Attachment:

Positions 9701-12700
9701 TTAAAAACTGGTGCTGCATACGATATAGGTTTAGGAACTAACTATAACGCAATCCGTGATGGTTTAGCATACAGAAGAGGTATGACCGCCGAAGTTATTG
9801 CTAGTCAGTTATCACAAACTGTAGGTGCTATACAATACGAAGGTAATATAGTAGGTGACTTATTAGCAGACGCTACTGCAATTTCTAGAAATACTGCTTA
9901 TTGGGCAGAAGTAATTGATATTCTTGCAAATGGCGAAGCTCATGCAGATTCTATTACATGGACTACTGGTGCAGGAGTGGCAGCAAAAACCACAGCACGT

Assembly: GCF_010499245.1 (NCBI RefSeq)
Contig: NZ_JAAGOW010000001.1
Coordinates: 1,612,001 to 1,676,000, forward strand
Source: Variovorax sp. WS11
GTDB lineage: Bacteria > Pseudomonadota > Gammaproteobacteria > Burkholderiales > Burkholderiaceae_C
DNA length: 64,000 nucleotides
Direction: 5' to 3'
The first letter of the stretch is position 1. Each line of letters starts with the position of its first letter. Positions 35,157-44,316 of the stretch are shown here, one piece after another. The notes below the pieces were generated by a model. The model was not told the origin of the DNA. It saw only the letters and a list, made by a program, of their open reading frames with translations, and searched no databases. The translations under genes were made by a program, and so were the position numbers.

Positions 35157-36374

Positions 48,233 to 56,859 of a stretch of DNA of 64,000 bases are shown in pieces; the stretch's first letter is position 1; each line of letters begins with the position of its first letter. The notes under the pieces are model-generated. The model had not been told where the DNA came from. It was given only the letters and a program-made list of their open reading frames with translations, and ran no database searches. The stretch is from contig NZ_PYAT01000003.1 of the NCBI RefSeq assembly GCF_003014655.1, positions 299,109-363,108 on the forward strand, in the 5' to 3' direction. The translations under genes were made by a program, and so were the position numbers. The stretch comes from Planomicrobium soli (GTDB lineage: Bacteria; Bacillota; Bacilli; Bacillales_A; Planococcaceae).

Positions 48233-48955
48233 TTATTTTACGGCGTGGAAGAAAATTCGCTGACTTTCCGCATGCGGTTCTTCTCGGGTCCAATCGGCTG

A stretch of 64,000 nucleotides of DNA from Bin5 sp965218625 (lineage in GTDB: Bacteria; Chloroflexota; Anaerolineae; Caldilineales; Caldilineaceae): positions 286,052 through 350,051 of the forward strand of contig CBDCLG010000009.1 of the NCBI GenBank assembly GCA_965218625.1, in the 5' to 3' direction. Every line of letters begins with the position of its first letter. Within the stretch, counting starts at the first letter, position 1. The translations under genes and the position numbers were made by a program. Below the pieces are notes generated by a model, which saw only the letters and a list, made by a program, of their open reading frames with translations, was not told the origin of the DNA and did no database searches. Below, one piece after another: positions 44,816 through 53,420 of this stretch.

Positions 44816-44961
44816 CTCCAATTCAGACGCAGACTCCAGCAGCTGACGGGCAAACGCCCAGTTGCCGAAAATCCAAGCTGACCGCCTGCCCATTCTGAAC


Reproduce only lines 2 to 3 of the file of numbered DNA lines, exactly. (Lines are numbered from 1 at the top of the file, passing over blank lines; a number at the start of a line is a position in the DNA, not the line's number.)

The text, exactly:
9701 TTAAAAACTGGTGCTGCATACGATATAGGTTTAGGAACTAACTATAACGCAATCCGTGATGGTTTAGCATACAGAAGAGGTATGACCGCCGAAGTTATTG
9801 CTAGTCAGTTATCACAAACTGTAGGTGCTATACAATACGAAGGTAATATAGTAGGTGACTTATTAGCAGACGCTACTGCAATTTCTAGAAATACTGCTTA